What LGTB people most demand in terms of good company practices are equal labor rights, protection against harassment at work, training in LGTB matters for employees, and inclusive external communication and marketing.

Thus, the company that wants to carry out a good practice in relation to the LGBT community should have an equality plan or an internal regulation against harassment and training plans in relation to diversity. In this area, very few companies develop this type of plan specifically aimed at non-discrimination of LGBT people. On the other hand, gender equality plans for men and women are beginning to be developed and consolidated. In this manner, LGBT equality plans can contemplate gender equality plans as referents, applying the LGTB community’s own perspective (Solá and Fundació de Dones, 2019:53).

If a company wants to create a work space free of discrimination based on gender identity, gender expression or sexual orientation, it would be advisable for them to adopt the following series of measures:

• Create a safe and trusting environment for LGBT people.
A safe and trusting environment means being a space free of LGTBphobia, a space where all workers can feel safe and know their rights.

• Create a code of conduct that does not allow any discriminatory behavior.
A code of conduct or LGTB equality plan is an ordered set of measures to achieve equal treatment and opportunities for lesbian, gay, trans and bisexual people in the company (Soláand Fundació de Dones, 2019: 52).

• Promoting equal opportunities and equal treatment.
Data such as those previously discussed on the discrimination of trans women in relation to
employment opportunities are testimony to the fact that there is great inequality. A solution to this problem could be a transversal training through internal communication reaching all levels of the company such as managers or human resources managers.

• Training employees on LGBT issues in order to prevent discriminatory practices.
Training on LGBT issues has two clear objectives: raising awareness and preventing discriminatory behavior.

• Use non-sexist and inclusive language in internal and external communications.
It is necessary to prevent language from being a form of discrimination and must adapt its communication channels to use non-sexist language. In addition, the use of the correct  pronouns, which is widely used by the LGTB community, is recommended.

• Take into account the needs and rights of trans people in the workplace.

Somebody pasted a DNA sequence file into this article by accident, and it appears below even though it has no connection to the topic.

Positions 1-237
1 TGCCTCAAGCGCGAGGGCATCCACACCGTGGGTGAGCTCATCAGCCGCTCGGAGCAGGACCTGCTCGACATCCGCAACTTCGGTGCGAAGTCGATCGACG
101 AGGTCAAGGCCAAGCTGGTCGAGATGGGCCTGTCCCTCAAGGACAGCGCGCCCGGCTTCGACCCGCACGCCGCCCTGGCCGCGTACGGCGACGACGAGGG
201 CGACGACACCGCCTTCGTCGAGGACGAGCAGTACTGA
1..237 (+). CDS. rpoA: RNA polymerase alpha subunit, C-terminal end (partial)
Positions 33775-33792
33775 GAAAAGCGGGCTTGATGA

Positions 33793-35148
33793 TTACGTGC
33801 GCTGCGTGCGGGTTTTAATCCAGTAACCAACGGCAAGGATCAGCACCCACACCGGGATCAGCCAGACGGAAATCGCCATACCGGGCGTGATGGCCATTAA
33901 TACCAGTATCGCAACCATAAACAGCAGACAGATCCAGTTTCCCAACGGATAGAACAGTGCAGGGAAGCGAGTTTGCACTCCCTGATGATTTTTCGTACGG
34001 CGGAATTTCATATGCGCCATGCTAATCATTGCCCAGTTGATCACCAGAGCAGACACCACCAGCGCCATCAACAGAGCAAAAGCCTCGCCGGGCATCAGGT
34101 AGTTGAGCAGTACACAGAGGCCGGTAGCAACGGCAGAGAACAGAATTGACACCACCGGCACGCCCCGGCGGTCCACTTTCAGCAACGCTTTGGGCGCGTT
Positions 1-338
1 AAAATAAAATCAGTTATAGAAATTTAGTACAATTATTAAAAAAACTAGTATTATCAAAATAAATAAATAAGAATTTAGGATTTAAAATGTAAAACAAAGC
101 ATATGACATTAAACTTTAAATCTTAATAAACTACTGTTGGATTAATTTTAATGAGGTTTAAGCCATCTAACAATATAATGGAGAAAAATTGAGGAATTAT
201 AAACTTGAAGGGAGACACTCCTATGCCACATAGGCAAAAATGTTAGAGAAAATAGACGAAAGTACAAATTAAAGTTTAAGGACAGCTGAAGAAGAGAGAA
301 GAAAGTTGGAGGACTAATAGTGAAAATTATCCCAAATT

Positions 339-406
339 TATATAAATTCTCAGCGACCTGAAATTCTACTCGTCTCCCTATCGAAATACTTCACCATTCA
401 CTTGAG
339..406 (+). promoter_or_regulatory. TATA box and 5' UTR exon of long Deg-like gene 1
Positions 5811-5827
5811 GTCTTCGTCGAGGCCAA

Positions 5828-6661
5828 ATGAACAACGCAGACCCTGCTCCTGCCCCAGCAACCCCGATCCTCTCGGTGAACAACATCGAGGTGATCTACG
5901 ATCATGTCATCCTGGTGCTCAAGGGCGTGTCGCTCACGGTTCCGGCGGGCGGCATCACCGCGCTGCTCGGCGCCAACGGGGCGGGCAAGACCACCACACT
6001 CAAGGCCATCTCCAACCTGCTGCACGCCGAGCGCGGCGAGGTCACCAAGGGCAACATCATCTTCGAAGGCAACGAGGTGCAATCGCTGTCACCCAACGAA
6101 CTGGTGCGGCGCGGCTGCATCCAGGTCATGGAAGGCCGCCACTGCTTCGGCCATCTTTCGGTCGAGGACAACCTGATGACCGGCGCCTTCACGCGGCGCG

The company has to take into account issues such as absences caused by consultations or the creation of mixed bathrooms, has to understand that the fact of revealing the orientation or gender identity of a worker is a personal option chosen by that same person and has the obligation to address trans people by the gender with which they identify and the name chosen (Solá and Fundació de Dones, 2019:58).

• Development of communication campaigns that help raise awareness of LGTBphobia in society.
In relation to inclusive advertising, what is demanded is the diversity of identities in advertisements. Gay men and, to a lesser extent, lesbian women tend to be the protagonists of the vast majority of LGBT-inclusive advertising, but trans people, non-binary people or bisexual people are practically non-existent in advertising.

Moreover, in most advertising campaigns, the cisheterosexual gaze is usually applied. Thisperspective is characterized by the ignorance of the reality of the community when creating a campaign aimed at the LGBT community. One of the greatest examples of this cisheterosexual perspective are the slogans that brands usually use every June 28th, such as “Love wins”. These slogans are problematic in the sense that they do not have a unitary meaning for the LGBT
community and do not represent trans people or non-binary people as their membership in the community is due to gender identity, not sexual orientation.
The aforementioned conditions can serve as a guide to carry out healthy and favorable advertising strategies for the struggle of this group and, in addition, can also serve for the approach of inclusion plans, equality or action protocols for the prevention and detection of violations of the rights of the LGTB group in the workplace.

MARTÍNEZ, Ramón (2017): Lo nuestro sí que es mundial. Una introducción a la historia del movimiento LGTB en España. Barcelona, Editorial Egales.
MUÑOZ, Óscar (2019): “La diversidad LGTB en el contexto laboral en España”, Banco Santander, en: https://mpatika.com/wp-content/uploads/2019/05/La-Diversidad-LGBT-en-el-Contexto-Laboral-en-España.pdf.
RETTA, Mary (2019): “¿Cuál es la diferencia entre no binario, queer y género no conforme?”, VICE, en: https://www.vice.com/es/article/wjwx8m/cual-es-la-diferencia-entre-no-binario-queer-y-genero-no-conforme.
SOLÁ GARCÍA, Miriam; Fundació de Dones (2019): “Guía de recomendaciones para el buen trato de las personas LGTBI en el entorno laboral”, Gobierno de las Illes Balears, en: https://www.caeb.es/wp-content/uploads/2019/03/2019-02-25-GUIA-DE-RECOMENDACIONES-PARA-EL-BUEN-TRATO-DE-LAS-PERSONAS-LGTBI-EN-EL-ENTORNO-LABORAL.pdf.

Feature Photo: Foto de Alexander Grey en Pexels
Foto de Alexander Grey: https://www.pexels.com/es-es/foto/texto-de-feliz-cumpleanos-en-textil-blanco-3859982/
Foto de Anna Shvets: https://www.pexels.com/es-es/foto/puno-con-pintura-corporal-del-orgullo-gay-4557394/

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